When it comes to comfort.  The weight makes quite a difference.  I know that the near 400 grams is required for a wireless headset with all the bells and whistles it has.  But the headband design with its dual, thin band does not lend well to long sessions.  If you look at its design, there is a void between the two contact points.  Instead of leaving that empty space, the band should be one continuous section.  With that increase in surface area, the weight distribution would work greater for comfort during those long sessions. 

Outside the band, everything is just about perfect.  The ear cups are made out of a soft microfiber fabric where it contacts your head, allowing for breathability. Inside of the cups, the padding is sturdy enough not to let your ears rest on the drivers, but have enough give to make a proper seal.  And the clamp force is about as good as it can get.  Leading to no discomfort around my ears and no issues with the GSP 670 sliding off my head when I look up or down.

I Was Not Expecting This

This was honestly the most shocking part of the entire design to me, and not in a good way.  

To put it bluntly, The microphone was straight trash.  I am not sure who signed off on this, but when I can get better mic quality out of a cheap Chinese headset, there is a problem.  To give you an idea, I was almost kicked from a discord call I joined for its poor quality and was forced to switch back to my daily driver.  On the other hand, Bossman Anthony actually received a number of compliments for joining the same call with a higher quality mic while he was using another cheap Chinese headset (REVIEW COMING SOON).  not to mention, the software that was designed for the GSP 670, while minimal and easy to use, did not help in any way.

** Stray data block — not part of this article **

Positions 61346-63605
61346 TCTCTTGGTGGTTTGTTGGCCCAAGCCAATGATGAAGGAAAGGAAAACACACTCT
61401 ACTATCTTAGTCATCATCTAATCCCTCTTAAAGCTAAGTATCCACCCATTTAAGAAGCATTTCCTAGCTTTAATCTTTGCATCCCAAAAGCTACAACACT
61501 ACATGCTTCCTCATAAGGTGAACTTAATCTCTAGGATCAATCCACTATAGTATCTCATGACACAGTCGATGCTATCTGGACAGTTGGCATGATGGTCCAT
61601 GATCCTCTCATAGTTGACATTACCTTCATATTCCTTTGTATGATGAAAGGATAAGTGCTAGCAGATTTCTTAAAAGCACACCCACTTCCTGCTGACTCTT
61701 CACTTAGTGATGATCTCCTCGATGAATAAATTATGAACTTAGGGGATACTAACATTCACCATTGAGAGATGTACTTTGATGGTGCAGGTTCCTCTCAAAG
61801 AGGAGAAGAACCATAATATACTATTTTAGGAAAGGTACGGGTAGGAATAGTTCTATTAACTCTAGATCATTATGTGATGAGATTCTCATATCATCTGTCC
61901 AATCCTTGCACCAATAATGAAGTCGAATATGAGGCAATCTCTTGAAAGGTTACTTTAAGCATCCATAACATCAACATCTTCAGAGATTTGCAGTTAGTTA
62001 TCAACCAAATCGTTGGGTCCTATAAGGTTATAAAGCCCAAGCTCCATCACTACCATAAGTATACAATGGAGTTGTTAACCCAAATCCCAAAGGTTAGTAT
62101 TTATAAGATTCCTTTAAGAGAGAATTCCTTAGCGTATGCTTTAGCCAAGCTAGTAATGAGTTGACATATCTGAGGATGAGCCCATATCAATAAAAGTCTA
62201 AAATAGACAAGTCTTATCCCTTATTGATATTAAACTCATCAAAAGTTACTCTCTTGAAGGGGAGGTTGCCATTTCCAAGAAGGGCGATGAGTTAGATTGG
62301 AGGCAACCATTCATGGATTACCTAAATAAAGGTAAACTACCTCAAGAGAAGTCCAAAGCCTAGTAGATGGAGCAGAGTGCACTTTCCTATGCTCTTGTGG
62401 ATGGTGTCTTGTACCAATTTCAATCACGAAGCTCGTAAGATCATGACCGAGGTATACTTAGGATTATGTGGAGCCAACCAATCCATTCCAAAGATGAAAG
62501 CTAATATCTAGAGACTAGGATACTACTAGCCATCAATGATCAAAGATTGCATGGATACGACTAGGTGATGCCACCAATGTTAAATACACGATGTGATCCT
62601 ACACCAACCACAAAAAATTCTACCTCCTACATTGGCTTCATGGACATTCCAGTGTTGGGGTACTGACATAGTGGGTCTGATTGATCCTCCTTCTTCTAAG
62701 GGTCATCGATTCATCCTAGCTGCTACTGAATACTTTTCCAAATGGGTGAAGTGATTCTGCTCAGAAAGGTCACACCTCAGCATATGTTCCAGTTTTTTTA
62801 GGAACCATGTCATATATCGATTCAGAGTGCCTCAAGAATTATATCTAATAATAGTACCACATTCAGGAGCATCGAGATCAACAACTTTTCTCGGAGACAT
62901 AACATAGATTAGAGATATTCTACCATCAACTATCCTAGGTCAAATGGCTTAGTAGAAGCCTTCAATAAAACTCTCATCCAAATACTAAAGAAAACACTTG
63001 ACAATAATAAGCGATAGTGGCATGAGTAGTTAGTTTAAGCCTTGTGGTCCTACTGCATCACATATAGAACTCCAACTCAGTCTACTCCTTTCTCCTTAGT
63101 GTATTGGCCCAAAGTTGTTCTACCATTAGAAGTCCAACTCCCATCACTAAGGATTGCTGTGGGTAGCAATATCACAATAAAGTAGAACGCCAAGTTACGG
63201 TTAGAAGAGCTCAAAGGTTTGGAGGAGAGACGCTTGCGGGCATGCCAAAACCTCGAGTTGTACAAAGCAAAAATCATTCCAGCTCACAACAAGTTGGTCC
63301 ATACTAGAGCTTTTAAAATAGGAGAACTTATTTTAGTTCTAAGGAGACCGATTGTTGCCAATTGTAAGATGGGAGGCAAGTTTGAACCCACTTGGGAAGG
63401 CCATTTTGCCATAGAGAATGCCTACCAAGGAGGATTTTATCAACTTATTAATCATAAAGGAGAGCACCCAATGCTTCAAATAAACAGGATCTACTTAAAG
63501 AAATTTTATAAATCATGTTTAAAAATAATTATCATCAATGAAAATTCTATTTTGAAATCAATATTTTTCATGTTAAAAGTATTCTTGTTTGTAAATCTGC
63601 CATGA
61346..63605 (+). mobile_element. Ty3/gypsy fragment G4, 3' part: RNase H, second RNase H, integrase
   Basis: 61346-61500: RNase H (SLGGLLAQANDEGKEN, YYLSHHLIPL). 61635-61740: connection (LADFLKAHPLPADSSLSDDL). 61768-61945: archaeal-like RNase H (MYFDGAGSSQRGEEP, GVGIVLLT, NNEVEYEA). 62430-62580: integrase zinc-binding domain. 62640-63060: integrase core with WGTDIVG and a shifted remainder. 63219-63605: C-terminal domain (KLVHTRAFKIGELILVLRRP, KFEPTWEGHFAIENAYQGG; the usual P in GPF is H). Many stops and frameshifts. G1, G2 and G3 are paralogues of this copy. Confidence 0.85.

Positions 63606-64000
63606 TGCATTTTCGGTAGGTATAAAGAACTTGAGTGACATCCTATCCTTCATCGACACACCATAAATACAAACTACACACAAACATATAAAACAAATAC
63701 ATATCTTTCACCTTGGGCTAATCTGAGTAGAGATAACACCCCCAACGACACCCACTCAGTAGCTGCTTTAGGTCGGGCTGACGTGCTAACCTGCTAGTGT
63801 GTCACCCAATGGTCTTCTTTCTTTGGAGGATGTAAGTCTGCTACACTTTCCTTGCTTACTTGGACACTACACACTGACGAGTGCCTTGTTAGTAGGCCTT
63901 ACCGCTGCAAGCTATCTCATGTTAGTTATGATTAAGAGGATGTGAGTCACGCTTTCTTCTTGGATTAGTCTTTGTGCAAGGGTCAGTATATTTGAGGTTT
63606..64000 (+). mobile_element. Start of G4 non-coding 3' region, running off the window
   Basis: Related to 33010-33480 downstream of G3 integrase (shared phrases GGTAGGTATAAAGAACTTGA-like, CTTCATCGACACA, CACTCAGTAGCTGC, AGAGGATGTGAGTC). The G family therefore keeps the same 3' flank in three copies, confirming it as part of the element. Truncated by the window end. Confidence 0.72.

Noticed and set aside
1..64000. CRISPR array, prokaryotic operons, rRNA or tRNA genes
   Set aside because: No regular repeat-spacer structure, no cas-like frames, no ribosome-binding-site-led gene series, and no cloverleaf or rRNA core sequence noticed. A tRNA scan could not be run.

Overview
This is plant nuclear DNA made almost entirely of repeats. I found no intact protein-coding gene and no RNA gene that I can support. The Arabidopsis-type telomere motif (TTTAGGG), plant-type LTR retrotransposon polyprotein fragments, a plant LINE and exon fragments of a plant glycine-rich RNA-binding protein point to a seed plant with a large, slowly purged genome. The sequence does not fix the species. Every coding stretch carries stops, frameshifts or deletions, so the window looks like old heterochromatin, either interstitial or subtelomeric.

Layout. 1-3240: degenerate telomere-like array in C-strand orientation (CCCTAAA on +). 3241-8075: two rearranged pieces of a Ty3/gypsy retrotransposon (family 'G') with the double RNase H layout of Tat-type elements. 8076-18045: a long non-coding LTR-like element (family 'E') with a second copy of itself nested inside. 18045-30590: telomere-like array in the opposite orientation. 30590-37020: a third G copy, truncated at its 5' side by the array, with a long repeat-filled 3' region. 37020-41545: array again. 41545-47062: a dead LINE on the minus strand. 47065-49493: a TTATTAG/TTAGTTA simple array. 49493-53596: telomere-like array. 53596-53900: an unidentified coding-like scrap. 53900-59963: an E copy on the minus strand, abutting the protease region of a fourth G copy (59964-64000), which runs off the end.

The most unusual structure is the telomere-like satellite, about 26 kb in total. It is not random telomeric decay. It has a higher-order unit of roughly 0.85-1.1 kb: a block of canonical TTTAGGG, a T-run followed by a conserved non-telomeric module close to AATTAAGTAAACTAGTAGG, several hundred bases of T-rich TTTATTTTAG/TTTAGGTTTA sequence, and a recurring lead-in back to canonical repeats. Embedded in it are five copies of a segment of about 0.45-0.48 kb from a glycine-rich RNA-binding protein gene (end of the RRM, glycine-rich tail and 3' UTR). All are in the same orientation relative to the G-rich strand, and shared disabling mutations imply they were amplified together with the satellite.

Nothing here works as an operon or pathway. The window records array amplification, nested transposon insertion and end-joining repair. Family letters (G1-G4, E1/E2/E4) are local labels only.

With only 3 presets, normal, warm, and clear, there are only 2 that can be used.  As you would expect, normal is the default state and what I would recommend if you wanted to sound the clearest and most true to life.  Warm is also usable in comparison, but it adds some base to your voice to, well, make it warm.  You should only use clear if you want to sound like you are a mid-2000’s raid leader in wow.  And when I say usable, it will communicate your words across to others, but you will not be receiving any compliments for doing so.

Personally, I could live with a bad mic, as long as I could talk to who I am playing with.  But with a solid 2 SECOND DELAY between what I say and when my computer gets the audio, it makes it impossible to use.  When you throw in this x-factor of a delay, it makes any competitive team game a nightmare to play.  In my case, that 2 seconds was the difference between life or death with my callouts in Rainbow6: Siege or CS:GO more often led to death than any success.  Quite the deal-breaker for a gaming headset.  If you want to see an example of what I mean, make sure to visit Tech for Though, our affiliated tech YouTube channel.  There I will have a video review done, with a demonstration of the mic’s issues.

Like I have stated in the beginning, Sennheiser is known for quality.  But this was nothing short of a letdown.  I hope this can be improved in the next generation.

GSP 670

And Now What You All Have Been Waiting For